Site icon Budding Stem

Rep. Gaetz concedes McCarthy ‘probably’ can survive a first vote to oust him

Rep. Matt Gaetz, R-Fla., at the Capitol on Sept. 30, 2023.

WASHINGTON — Rep. Matt Gaetz, R-Fla., conceded Monday that House Speaker Kevin McCarthy “probably” can survive a conservative effort to oust him from power.

But, Gaetz said, McCarthy would almost certainly need to rely on Democrats to do so, weakening the GOP speaker’s standing among House Republicans.

“Kevin McCarthy’s true coalition partner on all things of substance has been the Democrats this Congress,” Gaetz told reporters on the steps of the Capitol on Monday, pointing to how McCarthy relied on Democratic votes to pass a debt and budget deal earlier this year and a bill to avert a government shutdown on Saturday.

“If Kevin McCarthy works for Democrats and utilizes Democrats in order to keep power, that would be consistent with everything we’ve seen from him,” Gaetz added.

Rep. Gaetz threatens to trigger vote to remove Speaker McCarthy

Oct. 2, 202304:07

As part of his fight to gain the speaker’s gavel, McCarthy made it easier for foes like Gaetz to force a vote to remove him from power. Gaetz or any other single member can now file a “motion to vacate,” which requires the House to vote on whether to keep McCarthy as speaker.

Gaetz said if he fails to oust McCarthy the first time, he could keep calling votes to remove the speaker, forcing his GOP colleagues to repeatedly take tough votes in support of McCarthy.

“It took Speaker McCarthy 15 votes to become the speaker,” Gaetz said. “So until I guess the 14th or 15th, I don’t think I’m being any more dilatory than he was.”

Asked Monday afternoon by NBC News if he’s OK with his members taking multiple tough votes for him for speaker, McCarthy used Gaetz’s own language: “I think if somebody does dilatory tactics, I don’t think our members will want to keep doing it.”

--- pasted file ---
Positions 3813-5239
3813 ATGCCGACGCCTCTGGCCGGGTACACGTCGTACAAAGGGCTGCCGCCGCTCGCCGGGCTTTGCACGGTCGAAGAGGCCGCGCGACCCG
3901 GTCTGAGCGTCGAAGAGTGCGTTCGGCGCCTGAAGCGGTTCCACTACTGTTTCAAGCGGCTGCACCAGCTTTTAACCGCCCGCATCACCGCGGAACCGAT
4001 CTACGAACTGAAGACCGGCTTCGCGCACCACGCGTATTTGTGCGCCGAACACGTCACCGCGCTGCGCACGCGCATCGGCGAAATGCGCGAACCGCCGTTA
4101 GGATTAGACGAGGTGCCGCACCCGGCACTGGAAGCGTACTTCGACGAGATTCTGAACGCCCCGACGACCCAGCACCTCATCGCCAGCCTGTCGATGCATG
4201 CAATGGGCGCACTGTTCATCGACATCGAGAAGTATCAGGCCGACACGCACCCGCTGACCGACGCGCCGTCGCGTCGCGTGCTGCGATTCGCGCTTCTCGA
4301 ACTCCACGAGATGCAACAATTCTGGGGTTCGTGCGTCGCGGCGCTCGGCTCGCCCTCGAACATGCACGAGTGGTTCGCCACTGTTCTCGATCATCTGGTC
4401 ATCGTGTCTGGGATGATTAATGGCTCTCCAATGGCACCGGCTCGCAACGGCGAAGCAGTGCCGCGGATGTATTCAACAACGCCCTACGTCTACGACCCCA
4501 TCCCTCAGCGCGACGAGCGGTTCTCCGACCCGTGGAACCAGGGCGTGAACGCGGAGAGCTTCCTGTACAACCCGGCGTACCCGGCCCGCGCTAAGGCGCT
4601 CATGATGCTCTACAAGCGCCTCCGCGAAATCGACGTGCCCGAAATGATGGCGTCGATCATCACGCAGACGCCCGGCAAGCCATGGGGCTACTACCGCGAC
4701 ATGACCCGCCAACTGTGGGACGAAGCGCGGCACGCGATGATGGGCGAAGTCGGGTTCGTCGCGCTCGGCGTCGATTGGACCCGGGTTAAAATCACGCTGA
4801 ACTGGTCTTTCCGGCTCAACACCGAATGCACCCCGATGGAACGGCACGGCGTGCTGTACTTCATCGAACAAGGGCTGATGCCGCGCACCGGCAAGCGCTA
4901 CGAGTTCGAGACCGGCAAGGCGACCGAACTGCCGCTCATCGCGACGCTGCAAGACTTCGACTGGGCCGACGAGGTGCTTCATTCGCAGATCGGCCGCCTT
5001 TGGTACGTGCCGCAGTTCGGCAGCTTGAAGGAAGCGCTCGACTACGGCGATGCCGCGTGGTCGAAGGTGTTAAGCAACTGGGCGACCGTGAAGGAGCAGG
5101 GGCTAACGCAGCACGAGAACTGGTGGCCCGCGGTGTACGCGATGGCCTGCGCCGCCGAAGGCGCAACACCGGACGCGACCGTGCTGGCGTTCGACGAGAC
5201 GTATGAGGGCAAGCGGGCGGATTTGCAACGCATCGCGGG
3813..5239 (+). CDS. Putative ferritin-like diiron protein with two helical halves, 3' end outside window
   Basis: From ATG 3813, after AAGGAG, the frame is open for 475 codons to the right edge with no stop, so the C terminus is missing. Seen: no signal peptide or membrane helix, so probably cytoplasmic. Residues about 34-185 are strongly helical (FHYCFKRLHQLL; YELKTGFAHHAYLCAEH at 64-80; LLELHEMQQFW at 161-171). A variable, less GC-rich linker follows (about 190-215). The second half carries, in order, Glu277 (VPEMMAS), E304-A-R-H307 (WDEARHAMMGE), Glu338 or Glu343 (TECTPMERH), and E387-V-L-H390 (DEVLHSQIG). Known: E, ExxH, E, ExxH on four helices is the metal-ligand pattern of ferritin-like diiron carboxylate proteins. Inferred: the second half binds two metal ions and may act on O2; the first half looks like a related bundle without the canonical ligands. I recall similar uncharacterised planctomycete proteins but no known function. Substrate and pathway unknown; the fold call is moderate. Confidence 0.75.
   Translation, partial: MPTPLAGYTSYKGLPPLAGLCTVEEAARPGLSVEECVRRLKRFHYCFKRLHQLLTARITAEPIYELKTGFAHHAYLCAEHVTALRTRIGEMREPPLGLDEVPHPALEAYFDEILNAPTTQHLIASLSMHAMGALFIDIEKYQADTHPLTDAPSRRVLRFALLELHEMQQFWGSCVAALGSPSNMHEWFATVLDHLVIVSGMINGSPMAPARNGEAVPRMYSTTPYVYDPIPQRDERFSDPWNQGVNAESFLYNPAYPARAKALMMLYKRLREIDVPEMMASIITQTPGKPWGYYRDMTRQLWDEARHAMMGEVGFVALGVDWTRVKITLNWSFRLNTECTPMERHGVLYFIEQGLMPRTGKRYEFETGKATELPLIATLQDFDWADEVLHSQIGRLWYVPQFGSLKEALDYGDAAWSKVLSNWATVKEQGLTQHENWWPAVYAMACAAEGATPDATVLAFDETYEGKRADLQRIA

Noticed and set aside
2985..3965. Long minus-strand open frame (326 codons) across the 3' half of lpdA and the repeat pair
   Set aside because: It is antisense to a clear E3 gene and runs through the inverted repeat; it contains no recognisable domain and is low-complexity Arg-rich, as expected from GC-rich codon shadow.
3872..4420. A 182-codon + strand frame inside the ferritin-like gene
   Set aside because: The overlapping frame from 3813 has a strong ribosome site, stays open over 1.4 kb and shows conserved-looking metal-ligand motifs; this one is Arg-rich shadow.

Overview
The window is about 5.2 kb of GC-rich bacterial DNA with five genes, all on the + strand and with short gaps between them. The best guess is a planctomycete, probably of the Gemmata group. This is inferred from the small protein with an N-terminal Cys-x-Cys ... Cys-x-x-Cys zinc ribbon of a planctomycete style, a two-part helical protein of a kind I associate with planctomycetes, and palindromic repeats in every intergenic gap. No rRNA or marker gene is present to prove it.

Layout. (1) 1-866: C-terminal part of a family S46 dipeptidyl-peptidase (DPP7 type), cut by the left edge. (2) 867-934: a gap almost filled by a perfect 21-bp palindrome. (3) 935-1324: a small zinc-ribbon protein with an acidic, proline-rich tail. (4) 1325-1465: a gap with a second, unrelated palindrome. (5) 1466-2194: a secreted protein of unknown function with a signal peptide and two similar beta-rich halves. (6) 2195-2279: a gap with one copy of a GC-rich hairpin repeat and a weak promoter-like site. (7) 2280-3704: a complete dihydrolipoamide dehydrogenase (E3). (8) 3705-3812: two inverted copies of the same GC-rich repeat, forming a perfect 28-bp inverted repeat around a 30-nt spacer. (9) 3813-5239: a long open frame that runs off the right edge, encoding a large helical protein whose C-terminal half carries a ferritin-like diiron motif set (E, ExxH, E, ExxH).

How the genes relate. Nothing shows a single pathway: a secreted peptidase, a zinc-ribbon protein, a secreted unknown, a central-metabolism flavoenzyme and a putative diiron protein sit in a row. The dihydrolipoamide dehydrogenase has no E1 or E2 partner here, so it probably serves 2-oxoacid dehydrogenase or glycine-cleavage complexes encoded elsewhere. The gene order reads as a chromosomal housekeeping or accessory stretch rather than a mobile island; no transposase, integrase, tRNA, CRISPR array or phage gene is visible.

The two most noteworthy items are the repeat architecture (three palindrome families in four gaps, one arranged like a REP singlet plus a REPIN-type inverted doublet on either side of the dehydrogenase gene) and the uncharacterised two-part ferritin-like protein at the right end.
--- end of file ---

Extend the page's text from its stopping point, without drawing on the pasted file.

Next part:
Earlier Monday, McCarthy declined to rule out the possibility of cutting a deal with Democrats to stay in power, though he said he hasn’t spoken to Democratic Leader Hakeem Jeffries, of New York, about it.

“I think this is about the institution,” McCarthy said.

Gaetz, a conservative bomb-thrower and top Donald Trump ally, spoke to reporters moments after taking to the House floor and railing against what he called McCarthy’s “secret side deal” with President Joe Biden and Democrats to hold a separate vote on new aid money for Ukraine — something McCarthy denied Monday morning.

But despite the palpable anticipation, Gaetz didn’t trigger a vote to oust McCarthy at that time.

Asked if he was backing down, Gaetz replied that he wanted to file a motion to vacate when more lawmakers are present. “No one’s in town. It’s Monday on a fly-in day at noon,” he explained. “I think we’ll have more folks later this afternoon.”

He clarified that he would still take action against McCarthy “this week.”

McCarthy and his allies have been defiant, saying they will beat back any effort by Gaetz to overthrow him.

“So be it, bring it on,” McCarthy said during an appearance Sunday on CBS’ “Face the Nation.” “I’ll survive.”

As the floor opened at noon, several McCarthy loyalists gave speeches in support of the speaker and warned that any effort to remove him could delay the GOP’s push to pass appropriations bills and cut spending ahead of the new Nov. 17 deadline to fund the government or risk a shutdown.

“The immediate effect will be to paralyze the House indefinitely because no other business can be taken up until a replacement is elected,” said Rep. Tom McClintock, a California Republican like McCarthy. “I cannot conceive of a more counterproductive and self-destructive course than that.”

As for potential replacements for McCarthy, Gaetz mentioned McCarthy’s top deputy, Majority Leader Steve Scalise, R-La., as a possibility, but he did not endorse anyone.

“There’s probably 100 Republicans in Congress that I would vote for for speaker,” Gaetz said. “We have a lot of folks in Congress who I think would be very capable to serve as speaker.”

Scott Wong

Scott Wong is a senior congressional reporter for NBC News.

Ali Vitali

Ali Vitali is a Capitol Hill correspondent for NBC News, based in Washington.

Kyle Stewart, Rebecca Kaplan and Garrett Haakecontributed.

Exit mobile version